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Monday, January 9, 2012

Advertising space, advertising face

The one thing that always catches me off guard as soon as I step foot in Lebanon is the overabundance of advertising..
There is one aspect of Beirut that never fails to shock me every time I visit. Forget about the traffic jams, how utterly rude people become as soon as they get behind the wheel of a car, the honking, the blatant disrespect of the law, the rise of the superficial culture, I could go on forever.. All of these, although granted make up the bulk of the inspiration for my rants, I'm used to. I'm not saying I could live with it all, but somehow in my head it has become part of what I expect to see when I go to Lebanon.

The one thing however that always catches me off guard as soon as I step foot in Lebanon is the overabundance of advertising. Billboards have taken up so much space in this country, we might as well start advocating for the use of beautiful scenery in billboard ads, because let's face it while we're driving, we only have two things in sight: Other cars, and billboards. In fact, sometimes billboards are so ill-placed in Lebanon that they end up blocking our view of incoming cars on intersections and bridge ramps.

Every inch on building facades with a view on the highway has been sold for advertising money. The entire space of our roadsides has been taken up by billboards. It's not even unusual anymore to see the same ad repeated twenty times in a row on the highway; I guess they want to make sure you have the time to read what it says in case you're speeding.

Then of course come the larger than life lingerie ads, somehow strategically placed at busy, or sometimes even dangerous intersections. I don't mind the show of skin, but whose idea was it to bombard us with the view of twenty-foot long breasts on our way to work every day ? In fact, how bad is the state of advertisement in Lebanon that we have to resort to blowing up our ads to such a large scale in the first place ? What did they think, we won't get the message until there's nothing else for us to see anymore ? Or is it that in their minds they have the illusion that Lebanon is inching closer every day to looking like Times Square ?

There is a silver lining to this story though. Growing up, I remember how Lebanon's image always used to be "Lebnen el Akhdar" (translation: Green Lebanon), the "Oasis of the Arab countries". Then we started polluting and destroying our environment, and we were all too corrupt to put an end to it, and before we all knew it, and although nobody really said it, we turned our country into "Lebnen el Rmedeh" (translation: Grey Lebanon), a concrete forest of sorts, and a polluted one at that. Luckily for us, we have a thriving advertising market, that is more than willing to step in where our environmental and planning policies have failed, and bring back some colors to our dear old country, fake as it may be.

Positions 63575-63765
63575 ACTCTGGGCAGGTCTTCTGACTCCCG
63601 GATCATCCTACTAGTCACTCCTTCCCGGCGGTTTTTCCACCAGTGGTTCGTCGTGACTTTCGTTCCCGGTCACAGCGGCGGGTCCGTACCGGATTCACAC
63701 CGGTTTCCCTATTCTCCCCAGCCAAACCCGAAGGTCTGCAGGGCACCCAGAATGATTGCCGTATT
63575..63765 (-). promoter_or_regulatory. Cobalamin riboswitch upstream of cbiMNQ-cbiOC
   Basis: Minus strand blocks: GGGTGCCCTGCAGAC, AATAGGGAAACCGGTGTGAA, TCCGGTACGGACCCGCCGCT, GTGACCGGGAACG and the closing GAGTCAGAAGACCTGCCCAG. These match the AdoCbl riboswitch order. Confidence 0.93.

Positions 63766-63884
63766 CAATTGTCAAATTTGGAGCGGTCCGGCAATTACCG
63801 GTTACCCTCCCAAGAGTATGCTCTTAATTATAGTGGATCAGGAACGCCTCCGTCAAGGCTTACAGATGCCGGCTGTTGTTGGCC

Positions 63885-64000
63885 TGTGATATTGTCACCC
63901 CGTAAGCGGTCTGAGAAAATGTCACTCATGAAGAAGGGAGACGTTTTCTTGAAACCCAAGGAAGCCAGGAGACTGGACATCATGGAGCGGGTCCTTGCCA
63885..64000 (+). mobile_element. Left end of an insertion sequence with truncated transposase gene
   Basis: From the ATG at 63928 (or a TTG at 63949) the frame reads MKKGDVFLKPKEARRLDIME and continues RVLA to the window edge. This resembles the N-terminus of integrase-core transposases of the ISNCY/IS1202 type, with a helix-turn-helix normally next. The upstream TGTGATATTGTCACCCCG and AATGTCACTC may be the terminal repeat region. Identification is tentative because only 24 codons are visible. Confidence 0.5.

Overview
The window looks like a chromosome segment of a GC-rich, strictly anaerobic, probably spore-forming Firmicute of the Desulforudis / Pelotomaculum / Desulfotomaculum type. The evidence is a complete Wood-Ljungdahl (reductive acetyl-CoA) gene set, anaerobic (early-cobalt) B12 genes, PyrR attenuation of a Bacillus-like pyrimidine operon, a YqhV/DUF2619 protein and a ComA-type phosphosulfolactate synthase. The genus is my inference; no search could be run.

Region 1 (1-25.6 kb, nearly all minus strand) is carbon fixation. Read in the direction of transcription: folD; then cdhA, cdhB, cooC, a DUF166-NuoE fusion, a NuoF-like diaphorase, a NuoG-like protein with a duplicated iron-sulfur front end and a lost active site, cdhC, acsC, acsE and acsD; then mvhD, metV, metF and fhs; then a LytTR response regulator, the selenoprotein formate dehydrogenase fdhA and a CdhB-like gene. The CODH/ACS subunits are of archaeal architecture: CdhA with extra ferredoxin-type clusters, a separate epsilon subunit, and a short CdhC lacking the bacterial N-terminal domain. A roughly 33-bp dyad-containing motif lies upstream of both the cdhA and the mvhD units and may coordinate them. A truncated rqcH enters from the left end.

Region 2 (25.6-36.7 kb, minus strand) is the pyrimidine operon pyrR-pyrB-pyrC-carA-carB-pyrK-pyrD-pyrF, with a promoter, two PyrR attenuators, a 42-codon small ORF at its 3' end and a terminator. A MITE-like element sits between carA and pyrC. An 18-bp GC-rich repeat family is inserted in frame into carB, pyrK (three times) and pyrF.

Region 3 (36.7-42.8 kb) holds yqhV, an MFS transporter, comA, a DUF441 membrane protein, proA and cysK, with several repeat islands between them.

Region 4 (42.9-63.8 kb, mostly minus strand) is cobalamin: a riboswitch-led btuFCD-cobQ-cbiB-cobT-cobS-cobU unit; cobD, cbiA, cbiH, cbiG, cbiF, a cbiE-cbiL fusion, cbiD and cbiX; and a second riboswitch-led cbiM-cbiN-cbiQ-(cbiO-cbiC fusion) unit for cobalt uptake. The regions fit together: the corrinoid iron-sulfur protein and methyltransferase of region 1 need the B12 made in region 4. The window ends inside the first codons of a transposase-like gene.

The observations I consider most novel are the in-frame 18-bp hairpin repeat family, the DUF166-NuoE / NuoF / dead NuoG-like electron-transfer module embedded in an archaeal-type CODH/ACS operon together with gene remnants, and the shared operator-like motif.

In November of last year, Lebanon's interior ministry announced that it would be enforcing the dismantling of all illegal billboards in the country, and according to Gino's blog, the work is already in progress. I'm not sure how big a portion of the existing billboards that decision will affect, but two things are for sure: First, it's a step in the right direction for controlling the amount of advertising in Lebanon. Second, that might mean we would have to look at how ugly our city really is when there are no billboards for it to masquerade behind.

A few days ago I read an article about a law that the mayor of Sao Paolo passed back in 2006 banning all billboards, posters and bus ads in the city, labeling them as "visual pollution". Needless to say, the ban was heavily opposed by business owners, claiming it would pull them under. Regardless, the law passed and looking back now, it was a success on many levels. You can read all about it here. Today, Sao Paolo could be a model for many cities to follow, so why not Beirut ? We could do with a little less visual pollution, among other things.. couldn't we ?

Recommended Media:
A Happy, Flourishing City With No Advertising: The story of the ban that changed Sao Paolo.
Beirut Drive-By Shooting, for a thorough collection of Beirut billboards and ads
Gino's Blog: Bye Bye illegal billboards

[image courtesy of Fluffy]


January 9, 2012 at 8:49 AM Sareen

Honestly, I'm amazed how men can drive in Lebanon with all those billboards of semi-nude chicks. So I have to congratulate you if you make it to work without an accident!

January 9, 2012 at 2:25 PM Ask Fluffy

@sareen: I think that's more of a comment about how frustrated men in Lebanon are ;)

January 11, 2012 at 7:01 PM ritakml

I can imagine what a decision like Sao Paolo can do in Lebanon :)
Today, a presenter on TV warned viewers from falling advertising poles...

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